We are exposed to fluctuations in interest rates. We actively monitor these fluctuations and use derivative instruments from time to time to manage the related risk. In accordance with our risk management strategy, we may use derivative instruments only for the purpose of managing risk associated with an asset, liability, committed transaction, or probable forecasted transaction that is identified by management. Our use of derivative instruments may result in short-term gains or losses that may increase the volatility of our earnings.
Under FASB ASC Topic 815 “Derivatives and Hedging” the effective portion of the gain or loss on a derivative instrument designated and qualifying as a cash flow hedging instrument shall be reported as a component of other comprehensive income (outside earnings) and reclassified into earnings in the same period or periods during which the hedged forecasted transaction affects earnings. The remaining gain or loss on the derivative instrument, if any, shall be recognized currently in earnings.
Fair Value Accounting
FASB ASC Topic 820 “Fair Value Measurements and Disclosures” established a single definition of fair value in generally accepted accounting principles and expanded disclosure requirements about fair value measurements. The provision applies to other accounting pronouncements that require or permit fair value measurements. We adopted the fair value provisions for financial assets and financial liabilities effective January 1, 2008. The adoption had a material impact on our consolidated financial position, results of operations and cash flows. We adopted fair value provisions for nonfinancial assets and nonfinancial liabilities effective January 1, 2009. This includes applying the fair value concept to (i) nonfinancial assets and liabilities initially measured at fair value in business combinations; (ii) reporting units or nonfinancial assets and liabilities measured at fair value in conjunction with goodwill impairment testing; (iii) other nonfinancial assets measured at fair value in conjunction with impairment assessments; and (iv) asset retirement obligations initially measured at fair value. The adoption of the fair value provisions of FASB ASC Topic 820 to nonfinancial assets and nonfinancial liabilities did not have a material impact on our consolidated financial position, results of operations or cash flows.
The fair value provisions include guidance on how to estimate the fair value of assets and liabilities in the current economic environment and reemphasizes that the objective of a fair value measurement remains an exit price. If we were to conclude that there has been a significant decrease in the volume and level of activity of the asset or liability in relation to normal market activities, quoted market values may not be representative of fair value and we may conclude that a change in valuation technique or the use of multiple valuation techniques may be appropriate.
The degree of judgment utilized in measuring the fair value of financial instruments generally correlates to the level of pricing observability. Pricing observability is affected by a number of factors, including the type of financial instrument, whether the financial instrument is new to the market, and the characteristics specific to the transaction. Financial instruments with readily available active quoted prices or for which fair value can be measured from actively quoted prices generally will have a higher degree of pricing observability and a lesser degree of judgment utilized in measuring fair value. Conversely, financial instruments rarely traded or not quoted will generally have less (or no) pricing observability and a higher degree of judgment utilized in measuring fair value. Please refer to “Note 7 Fair Value Accounting” for a further discussion.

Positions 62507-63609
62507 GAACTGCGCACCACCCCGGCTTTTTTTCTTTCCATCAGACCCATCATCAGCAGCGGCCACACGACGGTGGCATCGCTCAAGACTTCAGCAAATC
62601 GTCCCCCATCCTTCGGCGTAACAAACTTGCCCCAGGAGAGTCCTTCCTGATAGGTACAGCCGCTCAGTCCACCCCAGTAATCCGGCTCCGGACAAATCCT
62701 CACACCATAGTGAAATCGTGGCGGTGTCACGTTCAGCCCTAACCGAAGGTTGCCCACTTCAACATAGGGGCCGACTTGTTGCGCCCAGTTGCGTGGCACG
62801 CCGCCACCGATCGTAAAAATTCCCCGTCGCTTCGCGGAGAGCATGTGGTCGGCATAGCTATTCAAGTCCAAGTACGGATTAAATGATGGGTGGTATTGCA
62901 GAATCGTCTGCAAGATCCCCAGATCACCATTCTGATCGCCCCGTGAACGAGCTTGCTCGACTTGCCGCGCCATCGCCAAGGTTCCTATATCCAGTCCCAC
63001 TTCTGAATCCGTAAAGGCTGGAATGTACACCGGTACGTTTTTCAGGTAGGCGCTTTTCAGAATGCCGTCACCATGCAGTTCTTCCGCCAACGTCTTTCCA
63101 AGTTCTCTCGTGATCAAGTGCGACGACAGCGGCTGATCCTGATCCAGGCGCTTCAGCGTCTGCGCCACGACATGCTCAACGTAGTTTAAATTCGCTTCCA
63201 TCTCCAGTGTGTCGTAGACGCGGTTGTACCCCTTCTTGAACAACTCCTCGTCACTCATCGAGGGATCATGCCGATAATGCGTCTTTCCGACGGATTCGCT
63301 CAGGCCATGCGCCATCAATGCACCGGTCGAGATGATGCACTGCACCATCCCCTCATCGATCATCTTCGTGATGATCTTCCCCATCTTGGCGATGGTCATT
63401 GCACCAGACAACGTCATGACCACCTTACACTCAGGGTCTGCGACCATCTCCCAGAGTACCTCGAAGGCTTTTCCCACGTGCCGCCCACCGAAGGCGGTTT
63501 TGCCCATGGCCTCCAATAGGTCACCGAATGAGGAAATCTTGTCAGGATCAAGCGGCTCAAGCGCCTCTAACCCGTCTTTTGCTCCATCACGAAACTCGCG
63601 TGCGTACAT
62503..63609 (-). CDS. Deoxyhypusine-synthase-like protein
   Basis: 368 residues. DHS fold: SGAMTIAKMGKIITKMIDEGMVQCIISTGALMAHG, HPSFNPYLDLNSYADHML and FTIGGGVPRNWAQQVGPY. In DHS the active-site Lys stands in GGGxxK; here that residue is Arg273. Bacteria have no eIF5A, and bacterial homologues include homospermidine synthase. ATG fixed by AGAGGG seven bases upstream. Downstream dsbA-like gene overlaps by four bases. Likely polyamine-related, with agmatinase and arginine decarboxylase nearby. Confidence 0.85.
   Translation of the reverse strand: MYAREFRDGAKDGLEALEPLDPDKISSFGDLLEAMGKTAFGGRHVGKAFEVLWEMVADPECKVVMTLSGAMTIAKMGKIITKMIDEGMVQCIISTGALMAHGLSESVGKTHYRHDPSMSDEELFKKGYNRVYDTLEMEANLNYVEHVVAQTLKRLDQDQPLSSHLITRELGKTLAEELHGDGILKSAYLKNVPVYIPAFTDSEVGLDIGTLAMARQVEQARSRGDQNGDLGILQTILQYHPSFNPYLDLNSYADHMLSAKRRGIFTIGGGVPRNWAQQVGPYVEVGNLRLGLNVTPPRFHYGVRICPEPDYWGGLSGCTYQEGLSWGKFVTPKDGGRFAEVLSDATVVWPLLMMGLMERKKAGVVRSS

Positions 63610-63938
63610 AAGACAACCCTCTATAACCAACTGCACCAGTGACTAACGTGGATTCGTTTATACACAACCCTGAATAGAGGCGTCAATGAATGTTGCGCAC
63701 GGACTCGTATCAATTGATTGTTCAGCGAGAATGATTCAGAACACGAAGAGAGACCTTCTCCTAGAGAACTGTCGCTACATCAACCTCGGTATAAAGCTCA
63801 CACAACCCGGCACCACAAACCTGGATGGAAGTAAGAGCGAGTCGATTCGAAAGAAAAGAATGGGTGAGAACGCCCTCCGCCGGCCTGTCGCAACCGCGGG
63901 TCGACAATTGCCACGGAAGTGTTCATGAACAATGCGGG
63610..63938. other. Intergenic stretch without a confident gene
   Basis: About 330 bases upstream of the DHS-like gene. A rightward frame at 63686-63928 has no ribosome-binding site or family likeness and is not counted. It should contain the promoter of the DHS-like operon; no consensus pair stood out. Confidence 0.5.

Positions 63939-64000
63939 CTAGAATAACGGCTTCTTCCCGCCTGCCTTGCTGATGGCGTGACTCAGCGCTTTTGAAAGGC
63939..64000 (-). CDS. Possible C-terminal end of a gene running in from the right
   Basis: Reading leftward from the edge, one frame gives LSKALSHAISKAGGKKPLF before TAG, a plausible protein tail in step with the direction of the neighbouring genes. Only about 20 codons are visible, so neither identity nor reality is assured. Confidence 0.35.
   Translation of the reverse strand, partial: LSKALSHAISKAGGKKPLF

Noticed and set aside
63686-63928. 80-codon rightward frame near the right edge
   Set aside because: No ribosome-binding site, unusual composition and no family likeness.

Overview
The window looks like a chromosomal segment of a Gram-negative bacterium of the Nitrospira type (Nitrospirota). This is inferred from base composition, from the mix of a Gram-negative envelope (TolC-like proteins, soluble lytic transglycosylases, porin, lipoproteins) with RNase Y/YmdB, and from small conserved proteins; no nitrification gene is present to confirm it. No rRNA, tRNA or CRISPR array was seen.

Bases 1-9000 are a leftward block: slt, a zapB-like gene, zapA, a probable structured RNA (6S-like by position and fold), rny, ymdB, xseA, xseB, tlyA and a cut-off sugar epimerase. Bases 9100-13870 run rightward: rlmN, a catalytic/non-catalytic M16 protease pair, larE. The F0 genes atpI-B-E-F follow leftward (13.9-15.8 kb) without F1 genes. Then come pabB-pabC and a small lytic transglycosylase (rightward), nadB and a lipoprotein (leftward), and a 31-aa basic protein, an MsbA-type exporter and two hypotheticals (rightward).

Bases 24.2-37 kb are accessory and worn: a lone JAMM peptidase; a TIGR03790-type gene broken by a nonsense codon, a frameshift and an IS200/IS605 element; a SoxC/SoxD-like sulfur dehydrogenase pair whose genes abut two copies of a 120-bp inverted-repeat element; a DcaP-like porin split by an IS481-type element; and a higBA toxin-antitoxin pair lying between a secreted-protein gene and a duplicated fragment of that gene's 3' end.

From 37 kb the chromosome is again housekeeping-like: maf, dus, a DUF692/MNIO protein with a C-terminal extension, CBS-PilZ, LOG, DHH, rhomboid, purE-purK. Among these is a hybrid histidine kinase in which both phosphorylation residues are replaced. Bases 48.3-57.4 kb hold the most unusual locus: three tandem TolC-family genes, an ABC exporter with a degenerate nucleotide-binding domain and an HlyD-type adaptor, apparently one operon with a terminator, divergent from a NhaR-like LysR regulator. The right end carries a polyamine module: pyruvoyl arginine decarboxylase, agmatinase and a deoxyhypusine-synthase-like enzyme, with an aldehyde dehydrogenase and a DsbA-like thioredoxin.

Long-term Debt and Debt Covenant Compliance
Our classification of borrowings under our Revolver as long-term debt on our balance sheet is based on our assessment that, under the terms of our Credit Agreement and after considering our projected operating results and cash flows for the coming year, no principal payments are required to be made. These projections are estimates dependent upon a number of factors including developments in the markets in which we are operating in and economic and political factors, among other factors. Accordingly, these projections are inherently uncertain and our actual results could differ from these estimates.
Income taxes and uncertain tax positions
We account for income taxes in accordance with FASB ASC Topic 740 “Income Taxes.” Upon the adoption of the provisions on January 1, 2007, we had $3.0 million in liabilities related to uncertain tax positions, including $0.9 million recognized under FASB ASC Topic 450 “Contingencies” and carried forward from prior years and $2.1 million recognized upon adoption of the tax provision changes as a reduction to retained earnings. Included in the $2.1 million accrual was $0.1 million in related interest, net of federal income tax benefits. During 2011, we recognized a net increase of $0.2 million in liabilities and at December 31, 2011, had $3.8 million in liabilities for unrecognized tax benefits. During 2012, we recognized a net decrease of $2.5 million in liabilities and at December 31, 2012, had $1.3 million in liabilities for unrecognized tax benefits. Included in this liability amount were $0.02 million accrued for the related interest, net of federal income tax benefits and $0.02 million for the related penalties recorded in income tax expense on our Consolidated Statements of Operations. Management expects an additional reduction of $0.4 million in the reserve over the next twelve months due to statute expirations.